Biff America: Sport of gentlemen gains a convert
Vail CO, Colorado
VAIL, Colorado ” I did not mean to stab Louie in the throat.
I was attempting to stab him in the groin and he ducked.
He reacted like many would under a similar circumstance. He grabbed his neck and said, “ouch.”
Of course I apologized profusely; while fencing, only strikes to the heart, lungs and stomach count. But I did feel compelled to point out that if we were in a life or death duel, a stab in the throat goes a long way towards winning the day.
Louie, being a physician, agreed. But he also pointed out that the accidental slash he delivered across my ear would have gotten my attention had we not been wearing helmets.
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For years now Louie and I have been exchanging weapons for Christmas. He has given me “Gil Hibon Pro Throwing Hatchet” and a “Cold Steel, tanto-tip boot knife.” I have returned the favor with a set of three “Ken Onion doubled edged stainless steel throwing daggers with a human silhouette knife target and a 36-inch sighted blowgun with two dozen 3-inch steel-shafted hunting darts.”
I thought we had reached the end of that tradition. From bullwhips, blowguns, telescoping steel night sticks, a ball headed war club and a Damascus-steel tomahawk; between the two of us we had it all.
But then we watched fencing during the last summer Olympics. Fencing is often referred to as “The sport of gentlemen.”
After only a few minutes of spectating I proclaimed, “I think you and I would be really good at that.” Man was I wrong.
Two entry-level swords were surprisingly affordable. The mask and helmet were a little more pricy (about $20). With the current state of this economy Kevlar padded fencing shirts were out of the question so we have been wearing canvas work coats (from Edgewood Feed Mill) over heavy sweaters, which offers ample protection but also can cause you to pass out from overheating.
In real competitive fencing, the shirts are wired and charged so that when a metal sword hits the target zones it makes a connection, a buzzer sounds and judges and spectators know a point has been scored. Our fencing is based on the honor system; which works out very well for me. When either of us stabs the other in a legal spot we are supposed to yell “point.” I sometimes forget.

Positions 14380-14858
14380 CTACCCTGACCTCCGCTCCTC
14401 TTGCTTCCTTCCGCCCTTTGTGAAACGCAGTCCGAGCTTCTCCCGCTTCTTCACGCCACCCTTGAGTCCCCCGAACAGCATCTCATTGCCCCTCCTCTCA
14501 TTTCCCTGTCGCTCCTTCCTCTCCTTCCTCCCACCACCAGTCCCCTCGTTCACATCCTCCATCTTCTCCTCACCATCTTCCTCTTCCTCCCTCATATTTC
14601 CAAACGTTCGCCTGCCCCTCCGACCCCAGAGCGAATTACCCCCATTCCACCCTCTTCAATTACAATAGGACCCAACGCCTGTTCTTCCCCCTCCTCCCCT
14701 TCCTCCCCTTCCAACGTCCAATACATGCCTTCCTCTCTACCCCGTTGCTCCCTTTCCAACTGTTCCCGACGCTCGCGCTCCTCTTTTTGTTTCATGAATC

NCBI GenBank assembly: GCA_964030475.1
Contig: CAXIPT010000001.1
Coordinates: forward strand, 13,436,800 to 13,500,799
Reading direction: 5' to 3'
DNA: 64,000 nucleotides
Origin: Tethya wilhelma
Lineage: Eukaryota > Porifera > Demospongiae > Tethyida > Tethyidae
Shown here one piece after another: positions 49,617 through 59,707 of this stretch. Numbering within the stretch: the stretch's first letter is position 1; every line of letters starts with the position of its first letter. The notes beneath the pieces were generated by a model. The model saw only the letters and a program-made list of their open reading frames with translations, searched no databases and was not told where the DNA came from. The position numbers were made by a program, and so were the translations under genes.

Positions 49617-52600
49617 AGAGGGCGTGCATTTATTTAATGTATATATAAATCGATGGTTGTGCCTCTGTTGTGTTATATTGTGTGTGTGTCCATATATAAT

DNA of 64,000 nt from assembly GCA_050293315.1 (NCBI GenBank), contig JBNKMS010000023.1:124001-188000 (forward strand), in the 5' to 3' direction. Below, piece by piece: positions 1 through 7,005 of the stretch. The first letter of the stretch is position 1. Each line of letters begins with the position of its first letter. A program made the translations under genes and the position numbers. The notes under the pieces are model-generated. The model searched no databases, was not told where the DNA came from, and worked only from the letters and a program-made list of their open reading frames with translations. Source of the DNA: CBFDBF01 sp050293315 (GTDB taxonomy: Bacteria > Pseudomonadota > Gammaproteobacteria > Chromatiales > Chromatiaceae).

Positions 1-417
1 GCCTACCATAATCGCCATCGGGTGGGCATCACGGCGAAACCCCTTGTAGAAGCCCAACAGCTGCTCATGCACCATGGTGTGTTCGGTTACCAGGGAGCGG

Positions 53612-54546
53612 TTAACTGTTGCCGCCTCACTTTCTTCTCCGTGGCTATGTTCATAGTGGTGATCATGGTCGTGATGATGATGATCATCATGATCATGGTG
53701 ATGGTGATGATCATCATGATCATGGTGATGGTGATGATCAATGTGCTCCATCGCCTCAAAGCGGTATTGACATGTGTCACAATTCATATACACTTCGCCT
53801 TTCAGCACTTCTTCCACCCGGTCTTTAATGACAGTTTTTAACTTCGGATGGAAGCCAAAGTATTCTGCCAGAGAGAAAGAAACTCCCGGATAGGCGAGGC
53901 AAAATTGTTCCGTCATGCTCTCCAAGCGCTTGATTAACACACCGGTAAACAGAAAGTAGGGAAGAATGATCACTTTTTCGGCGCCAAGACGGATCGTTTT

As I mentioned before, my stabbing of Louis in the neck was actually his fault (for which he has yet to apologize). As I was thrusting for his groin he “parried” (deflected) my stab up and into the neck protector. I think in real life fencing a deliberate stab to the neck or groin is considered a foul. But in back yard fencing it is considered playful.
I should point out: I would never stab my buddy with a real sword. The foils we use have little balls at the tip and produce nothing more than an occasional bruise. And also to be clear in the many times we have fenced both of us are so inept we seldom manage to strike each other let alone injure. Usually we jump around for a few minutes before we succumb to fatigue, laughter and overheating.
Often while we are flailing around with our swords, masks and work coats in the back yard I’ll repeat that assertion I made when we first saw Olympic fencing, “I think you and I would be really good at that.” Usually that brings a new spasm of laughter distracting my opponent to the point increasing his vulnerability to an illegal throat attack. Fencing is a gentleman’s sport but I guess I’m no gentleman.
Jeffrey Bergeron, under the alias of Biff America, can be seen on RSN TV and read in several newspapers and magazines. He can be reached at firstname.lastname@example.org. Bergeron’s book “Steep, Deep and Dyslexic” is available from local book stores or from http://www.webersbook.com.